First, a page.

6 0. GAUSSIAN BINOMIAL COEFFICIENT S

for all n.

One defines

[n]!

for integers n 0 by

[0]! = 1 and [n]! = [1][2] • • • [n] for n 0.

One has then

for all a n 0.

[n\ • [a — n\ •

0.2. An easy calculation shows for all a and n with n 0

"a + l~

n

= v

- n

al

n

j

+

1/a—n+1

a

n - 1

(6)

(7)

(1)

This implies (by induction on n) that all Gaussian binomial coefficients are con-

tained in Z[v,

v~1].

(For fixed n use induction on a for all a n; use 0.1(3) to deal

with a 0.)

The ring

Z[v,v_1]

has a unique involutory automorphism that maps v to

v~l

and v

- 1

to v. Denote it by x »— • x. We have clearly [a] = [a] for all a G Z, hence

also

n6

for all a and n. If we apply it to (1), then we get for all a and

(2)

a + 1

+ v

—a+«—1

a

n - 1

An elementary calculation shows for all r 1 that

^(-i)V^- 1 )

2 = 0

0.

(3)

If we apply the automorphism above, then we get also

^ ( _ ! ) ^ - ^ - i )

i=0

0. (4)

0.3. If A : is a ring (with identity) and q G k a unit in k, then there is a unique

ring homomorphism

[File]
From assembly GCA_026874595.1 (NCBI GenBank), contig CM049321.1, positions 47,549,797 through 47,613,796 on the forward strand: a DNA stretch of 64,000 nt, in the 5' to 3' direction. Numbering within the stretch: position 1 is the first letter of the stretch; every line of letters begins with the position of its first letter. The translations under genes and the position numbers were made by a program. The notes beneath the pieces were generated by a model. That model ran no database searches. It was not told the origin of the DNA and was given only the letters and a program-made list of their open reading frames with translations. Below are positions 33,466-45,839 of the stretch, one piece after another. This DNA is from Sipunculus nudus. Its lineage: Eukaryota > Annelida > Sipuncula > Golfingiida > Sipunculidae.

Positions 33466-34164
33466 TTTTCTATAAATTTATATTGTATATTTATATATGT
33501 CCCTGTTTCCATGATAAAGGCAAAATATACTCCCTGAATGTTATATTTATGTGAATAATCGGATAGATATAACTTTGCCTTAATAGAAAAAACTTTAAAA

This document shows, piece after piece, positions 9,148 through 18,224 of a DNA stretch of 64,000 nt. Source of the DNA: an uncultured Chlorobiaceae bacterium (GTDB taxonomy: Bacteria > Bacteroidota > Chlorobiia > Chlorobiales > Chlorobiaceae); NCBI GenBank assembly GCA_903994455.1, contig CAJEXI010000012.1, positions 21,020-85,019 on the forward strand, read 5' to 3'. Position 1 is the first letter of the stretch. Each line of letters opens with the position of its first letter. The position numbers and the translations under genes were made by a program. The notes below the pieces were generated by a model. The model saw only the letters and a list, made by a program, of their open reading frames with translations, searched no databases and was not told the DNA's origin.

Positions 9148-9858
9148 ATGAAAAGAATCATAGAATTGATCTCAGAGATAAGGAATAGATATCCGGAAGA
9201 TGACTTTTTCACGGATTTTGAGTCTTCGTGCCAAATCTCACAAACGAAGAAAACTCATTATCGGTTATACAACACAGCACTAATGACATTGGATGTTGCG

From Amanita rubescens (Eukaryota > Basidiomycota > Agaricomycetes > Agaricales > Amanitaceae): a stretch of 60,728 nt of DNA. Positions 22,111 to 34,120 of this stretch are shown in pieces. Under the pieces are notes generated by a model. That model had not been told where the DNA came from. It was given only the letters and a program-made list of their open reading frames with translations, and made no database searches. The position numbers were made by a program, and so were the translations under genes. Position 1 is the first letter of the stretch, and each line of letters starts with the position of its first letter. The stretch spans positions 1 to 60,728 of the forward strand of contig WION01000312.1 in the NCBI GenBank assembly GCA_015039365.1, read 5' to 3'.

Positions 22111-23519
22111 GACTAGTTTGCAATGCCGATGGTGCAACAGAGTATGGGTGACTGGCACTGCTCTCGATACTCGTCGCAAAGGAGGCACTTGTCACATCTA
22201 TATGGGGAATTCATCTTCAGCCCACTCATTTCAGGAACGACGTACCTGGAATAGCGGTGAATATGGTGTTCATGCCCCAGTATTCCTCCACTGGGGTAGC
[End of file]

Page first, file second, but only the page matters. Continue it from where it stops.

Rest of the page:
Z[t;,v-1]

— k with i; i- q (and 1 i- 1). All [a],

[n]!,

and

are contained in Z[v, v

- 1

]. We denote their images by [a]v=zq etc.; by abuse of

n

notation we shall often write just [a] = [a]v=q etc., if it is clear which q we consider.

Note that [a]v=i = a, [n]\JZ=1 = n!, and

0.4.

J v=l

f

Warning: The definition of the Gaussian binomial coefficients in 0.1 is not

the traditional one that you can find (e.g.) in [Macdonald], I, §2, ex. 3.

You get that old version, if you change the definition of [a] in 0.1(1) to

(va

— l)/(v — l). In general, those "classical" Gaussian binomial coefficients

(also called g-binomial coefficients) differ from those here by a q power

(positive or negative).